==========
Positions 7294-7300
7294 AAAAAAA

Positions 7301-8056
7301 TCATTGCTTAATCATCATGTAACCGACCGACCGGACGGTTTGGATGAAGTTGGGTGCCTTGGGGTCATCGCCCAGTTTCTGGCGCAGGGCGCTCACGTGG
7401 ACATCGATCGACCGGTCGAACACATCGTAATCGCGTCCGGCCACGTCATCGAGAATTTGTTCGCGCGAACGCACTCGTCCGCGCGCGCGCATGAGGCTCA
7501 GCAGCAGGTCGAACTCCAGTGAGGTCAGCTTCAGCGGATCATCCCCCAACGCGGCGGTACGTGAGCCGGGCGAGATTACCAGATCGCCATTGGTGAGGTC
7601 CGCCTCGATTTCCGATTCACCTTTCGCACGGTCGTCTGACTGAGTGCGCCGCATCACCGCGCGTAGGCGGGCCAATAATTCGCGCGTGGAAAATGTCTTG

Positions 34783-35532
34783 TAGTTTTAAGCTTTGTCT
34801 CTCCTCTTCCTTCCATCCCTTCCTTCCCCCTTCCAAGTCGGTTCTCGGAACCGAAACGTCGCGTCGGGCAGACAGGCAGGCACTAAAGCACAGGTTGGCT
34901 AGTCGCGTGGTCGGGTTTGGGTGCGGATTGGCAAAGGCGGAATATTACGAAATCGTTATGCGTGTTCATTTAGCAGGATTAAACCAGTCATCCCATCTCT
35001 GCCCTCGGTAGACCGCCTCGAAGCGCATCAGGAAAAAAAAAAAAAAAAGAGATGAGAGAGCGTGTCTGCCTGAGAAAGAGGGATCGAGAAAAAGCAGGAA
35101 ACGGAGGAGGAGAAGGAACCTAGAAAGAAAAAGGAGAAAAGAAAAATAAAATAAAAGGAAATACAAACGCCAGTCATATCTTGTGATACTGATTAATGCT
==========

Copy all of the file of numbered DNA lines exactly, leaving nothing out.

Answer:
Positions 7294-7300
7294 AAAAAAA

Positions 7301-8056
7301 TCATTGCTTAATCATCATGTAACCGACCGACCGGACGGTTTGGATGAAGTTGGGTGCCTTGGGGTCATCGCCCAGTTTCTGGCGCAGGGCGCTCACGTGG
7401 ACATCGATCGACCGGTCGAACACATCGTAATCGCGTCCGGCCACGTCATCGAGAATTTGTTCGCGCGAACGCACTCGTCCGCGCGCGCGCATGAGGCTCA
7501 GCAGCAGGTCGAACTCCAGTGAGGTCAGCTTCAGCGGATCATCCCCCAACGCGGCGGTACGTGAGCCGGGCGAGATTACCAGATCGCCATTGGTGAGGTC
7601 CGCCTCGATTTCCGATTCACCTTTCGCACGGTCGTCTGACTGAGTGCGCCGCATCACCGCGCGTAGGCGGGCCAATAATTCGCGCGTGGAAAATGTCTTG

Positions 34783-35532
34783 TAGTTTTAAGCTTTGTCT
34801 CTCCTCTTCCTTCCATCCCTTCCTTCCCCCTTCCAAGTCGGTTCTCGGAACCGAAACGTCGCGTCGGGCAGACAGGCAGGCACTAAAGCACAGGTTGGCT
34901 AGTCGCGTGGTCGGGTTTGGGTGCGGATTGGCAAAGGCGGAATATTACGAAATCGTTATGCGTGTTCATTTAGCAGGATTAAACCAGTCATCCCATCTCT
35001 GCCCTCGGTAGACCGCCTCGAAGCGCATCAGGAAAAAAAAAAAAAAAAGAGATGAGAGAGCGTGTCTGCCTGAGAAAGAGGGATCGAGAAAAAGCAGGAA
35101 ACGGAGGAGGAGAAGGAACCTAGAAAGAAAAAGGAGAAAAGAAAAATAAAATAAAAGGAAATACAAACGCCAGTCATATCTTGTGATACTGATTAATGCT